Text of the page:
In addition to words, phrases, or logos, a trademark can also include a slogan, name, scent, shape of a product or container, and a distinctive combination of musical notes. For example, even a color can be trademark if it acts purely as a symbol according to the 1995 U.S. Supreme Court case Qualitex Co. v. Jacobson Products Co., Inc.
Learn more about whether you should register your trademark from the USPTO Basic Facts about Trademark. If the mark is federally registered, the USPTO allows you to track assignments on their Trademark Query site. Do your homework and double check with the USPTO and in all 50 states that the Assignor actually owns the registered or unregistered mark and has the right to sell the mark. Due diligence can save you time and money later down the road.
Create Your Free Trademark Assignment Agreement in 5 min.
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Just because a trademark cannot be physically held does not mean the mark does not have a physical value. Forbes has valued Google’s trademark at a whopping $44.3 billion, while the Microsoft trademark came in right behind at a value of $42.8 billion. Properly recording an assignment allows you to clarify who owns the valuable mark.
If you do not want to transfer complete ownership of the mark, consider a Trademark License Agreement instead. A license gives you temporary permission to use the mark in some limited way. For example, a license allows you to use the mark for a certain amount of time or for a particular use or region of the country.
There are a variety of reasons why you may want to transfer ownership of your federally registered trademark (or acquire ownership of a trademark). For example, trademarks may need to be assigned during a business acquisition or as part of a reorganization. Today’s post discusses how to transfer ownership of trademarks and why you should ensure you transfer your trademarks correctly.
Documenting the Trademark Transfer with a Transfer (Assignment) Agreement
Transferring your trademark includes two major steps: documenting the transfer between the parties and then documenting the transfer with the U.S. Patent and Trademark Office (USPTO). Before you can document your transfer with the USPTO, you’ll need to put together a trademark transfer (or assignment) agreement. This document will lay out the terms of the transfer, including payment terms, what rights are being assigned, the USPTO registration number of the trademark, and any representations and warranties from the current owner of the trademark—the current owner typically represents to the new owner that they own all rights to the trademark, have the authority to transfer the mark, and are not aware of pending claims against the trademark or its use.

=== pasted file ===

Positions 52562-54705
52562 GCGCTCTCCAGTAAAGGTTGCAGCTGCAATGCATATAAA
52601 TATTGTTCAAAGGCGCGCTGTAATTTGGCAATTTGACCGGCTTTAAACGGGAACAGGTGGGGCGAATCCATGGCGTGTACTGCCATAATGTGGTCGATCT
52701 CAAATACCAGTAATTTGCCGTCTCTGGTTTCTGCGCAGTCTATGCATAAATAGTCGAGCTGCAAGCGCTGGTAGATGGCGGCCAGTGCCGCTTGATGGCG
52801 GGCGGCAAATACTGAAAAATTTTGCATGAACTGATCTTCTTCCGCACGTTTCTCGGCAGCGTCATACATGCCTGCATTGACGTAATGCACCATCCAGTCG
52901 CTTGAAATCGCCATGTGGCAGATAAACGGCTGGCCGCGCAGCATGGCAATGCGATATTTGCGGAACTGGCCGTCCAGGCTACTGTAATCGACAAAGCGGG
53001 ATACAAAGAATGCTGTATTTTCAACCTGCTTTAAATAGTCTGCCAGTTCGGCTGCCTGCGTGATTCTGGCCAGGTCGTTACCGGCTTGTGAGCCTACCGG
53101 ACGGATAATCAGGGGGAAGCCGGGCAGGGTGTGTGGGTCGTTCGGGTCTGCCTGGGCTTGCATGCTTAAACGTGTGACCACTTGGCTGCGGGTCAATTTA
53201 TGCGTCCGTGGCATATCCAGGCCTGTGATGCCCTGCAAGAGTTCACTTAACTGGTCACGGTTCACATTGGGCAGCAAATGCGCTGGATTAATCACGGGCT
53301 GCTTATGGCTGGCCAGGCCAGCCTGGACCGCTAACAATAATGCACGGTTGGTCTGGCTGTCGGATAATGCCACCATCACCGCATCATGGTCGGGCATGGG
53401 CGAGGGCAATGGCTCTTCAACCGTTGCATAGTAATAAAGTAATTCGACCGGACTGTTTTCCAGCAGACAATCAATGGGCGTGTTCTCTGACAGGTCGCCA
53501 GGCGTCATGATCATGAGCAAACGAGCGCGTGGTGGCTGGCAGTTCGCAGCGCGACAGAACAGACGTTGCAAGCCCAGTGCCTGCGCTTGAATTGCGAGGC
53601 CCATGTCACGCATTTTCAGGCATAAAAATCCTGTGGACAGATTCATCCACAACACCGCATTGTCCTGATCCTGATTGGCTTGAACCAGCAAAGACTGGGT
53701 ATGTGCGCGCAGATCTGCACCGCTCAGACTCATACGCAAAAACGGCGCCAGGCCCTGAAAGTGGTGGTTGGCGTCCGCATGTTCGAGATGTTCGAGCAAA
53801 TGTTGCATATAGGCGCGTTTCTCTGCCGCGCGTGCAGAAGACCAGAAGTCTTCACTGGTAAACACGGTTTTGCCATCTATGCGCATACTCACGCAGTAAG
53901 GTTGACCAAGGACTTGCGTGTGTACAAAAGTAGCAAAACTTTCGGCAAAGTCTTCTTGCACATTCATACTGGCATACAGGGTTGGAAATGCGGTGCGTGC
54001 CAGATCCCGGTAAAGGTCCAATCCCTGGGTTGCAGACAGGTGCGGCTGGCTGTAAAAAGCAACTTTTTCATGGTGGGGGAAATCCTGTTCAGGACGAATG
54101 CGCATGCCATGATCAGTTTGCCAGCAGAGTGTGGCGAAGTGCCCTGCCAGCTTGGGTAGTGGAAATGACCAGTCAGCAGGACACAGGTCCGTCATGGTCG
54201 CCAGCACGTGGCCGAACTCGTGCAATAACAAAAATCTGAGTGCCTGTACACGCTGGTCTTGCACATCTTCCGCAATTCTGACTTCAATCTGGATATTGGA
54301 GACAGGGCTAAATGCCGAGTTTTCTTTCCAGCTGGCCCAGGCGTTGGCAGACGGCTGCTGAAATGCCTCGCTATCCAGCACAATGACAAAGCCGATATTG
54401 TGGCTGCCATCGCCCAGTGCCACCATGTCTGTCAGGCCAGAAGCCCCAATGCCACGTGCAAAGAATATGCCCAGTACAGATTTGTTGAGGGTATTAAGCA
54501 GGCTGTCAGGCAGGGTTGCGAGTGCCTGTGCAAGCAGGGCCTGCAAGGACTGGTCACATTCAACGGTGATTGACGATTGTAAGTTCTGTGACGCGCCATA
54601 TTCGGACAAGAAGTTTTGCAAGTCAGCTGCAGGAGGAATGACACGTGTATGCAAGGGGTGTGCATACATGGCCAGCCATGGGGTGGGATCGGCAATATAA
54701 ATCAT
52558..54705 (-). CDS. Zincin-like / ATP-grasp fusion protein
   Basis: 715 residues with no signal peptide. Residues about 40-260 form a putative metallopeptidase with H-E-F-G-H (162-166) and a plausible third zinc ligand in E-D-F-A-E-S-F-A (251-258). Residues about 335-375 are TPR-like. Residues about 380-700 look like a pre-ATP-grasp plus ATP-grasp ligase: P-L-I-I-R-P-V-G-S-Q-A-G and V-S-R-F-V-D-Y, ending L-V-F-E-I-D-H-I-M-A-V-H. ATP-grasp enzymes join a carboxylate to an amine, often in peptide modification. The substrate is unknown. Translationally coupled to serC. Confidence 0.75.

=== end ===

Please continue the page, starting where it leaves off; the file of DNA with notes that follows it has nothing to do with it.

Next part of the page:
In order to move forward with transferring ownership of the registered trademark with the USPTO, you are first required to have a signed trademark transfer agreement.
Filing the Assignment with the USPTO
The owner of the trademark is required to record the transaction with the USPTO anytime the owner assigns a federally registered trademark.
Luckily, the USPTO has a simple online form that you can use to record the assignment. You are required to fill out the form and submit a copy of the executed transfer agreement in order to complete the assignment process—the assignment is typically processed within one business day if filed online. There is also a $40 filing fee to record the trademark assignment.
There’s also an option to file a paper version of the online form; however, if time is of the essence, then filing online is the preferred method, because paper filed assignments typically take up to one week to be recorded (versus one day for online filings).
Why does it matter that you transfer your trademarks correctly?
If you fail to properly transfer ownership of your trademarks and the individual or company that you sell your rights to does something with the trademark that infringes on another trademark, then, because you still technically own the trademark (at least as far as the USPTO records go), you may be roped into the dispute.
On the flipside, if you purchase the rights and interest to a trademark and never properly record the transfer with the USPTO, then you may end up in a battle over ownership with the prior owner—the prior owner technically still owns the trademark until the transfer is recorded with the USPTO.
Don’t forget to transfer ownership of your state trademarks as well. In Washington, the secretary of state requires a simple form and a $10 filing fee to transfer each mark.
If you’re interested in learning more about transferring your trademarks and avoiding ownership or infringement issues associated with not properly recording the transfer, feel free to contact us.
Photo: Simon Q | Flickr
Photo: Rajiv Patel | Flickr